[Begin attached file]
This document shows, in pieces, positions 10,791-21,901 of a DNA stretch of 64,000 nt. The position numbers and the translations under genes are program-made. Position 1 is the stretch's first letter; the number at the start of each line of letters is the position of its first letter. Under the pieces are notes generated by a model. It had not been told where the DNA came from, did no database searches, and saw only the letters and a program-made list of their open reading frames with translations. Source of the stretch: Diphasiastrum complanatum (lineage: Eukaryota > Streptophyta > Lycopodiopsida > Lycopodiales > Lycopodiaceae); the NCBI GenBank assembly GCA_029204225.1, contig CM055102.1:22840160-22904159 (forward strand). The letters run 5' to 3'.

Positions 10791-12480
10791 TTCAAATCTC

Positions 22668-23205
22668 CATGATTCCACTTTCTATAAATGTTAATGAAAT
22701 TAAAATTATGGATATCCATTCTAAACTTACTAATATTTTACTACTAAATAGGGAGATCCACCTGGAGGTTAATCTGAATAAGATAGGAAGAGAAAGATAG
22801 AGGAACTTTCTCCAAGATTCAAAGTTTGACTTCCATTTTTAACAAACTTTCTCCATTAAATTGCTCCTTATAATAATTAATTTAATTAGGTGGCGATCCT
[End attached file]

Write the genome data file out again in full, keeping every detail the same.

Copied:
This document shows, in pieces, positions 10,791-21,901 of a DNA stretch of 64,000 nt. The position numbers and the translations under genes are program-made. Position 1 is the stretch's first letter; the number at the start of each line of letters is the position of its first letter. Under the pieces are notes generated by a model. It had not been told where the DNA came from, did no database searches, and saw only the letters and a program-made list of their open reading frames with translations. Source of the stretch: Diphasiastrum complanatum (lineage: Eukaryota > Streptophyta > Lycopodiopsida > Lycopodiales > Lycopodiaceae); the NCBI GenBank assembly GCA_029204225.1, contig CM055102.1:22840160-22904159 (forward strand). The letters run 5' to 3'.

Positions 10791-12480
10791 TTCAAATCTC

Positions 22668-23205
22668 CATGATTCCACTTTCTATAAATGTTAATGAAAT
22701 TAAAATTATGGATATCCATTCTAAACTTACTAATATTTTACTACTAAATAGGGAGATCCACCTGGAGGTTAATCTGAATAAGATAGGAAGAGAAAGATAG
22801 AGGAACTTTCTCCAAGATTCAAAGTTTGACTTCCATTTTTAACAAACTTTCTCCATTAAATTGCTCCTTATAATAATTAATTTAATTAGGTGGCGATCCT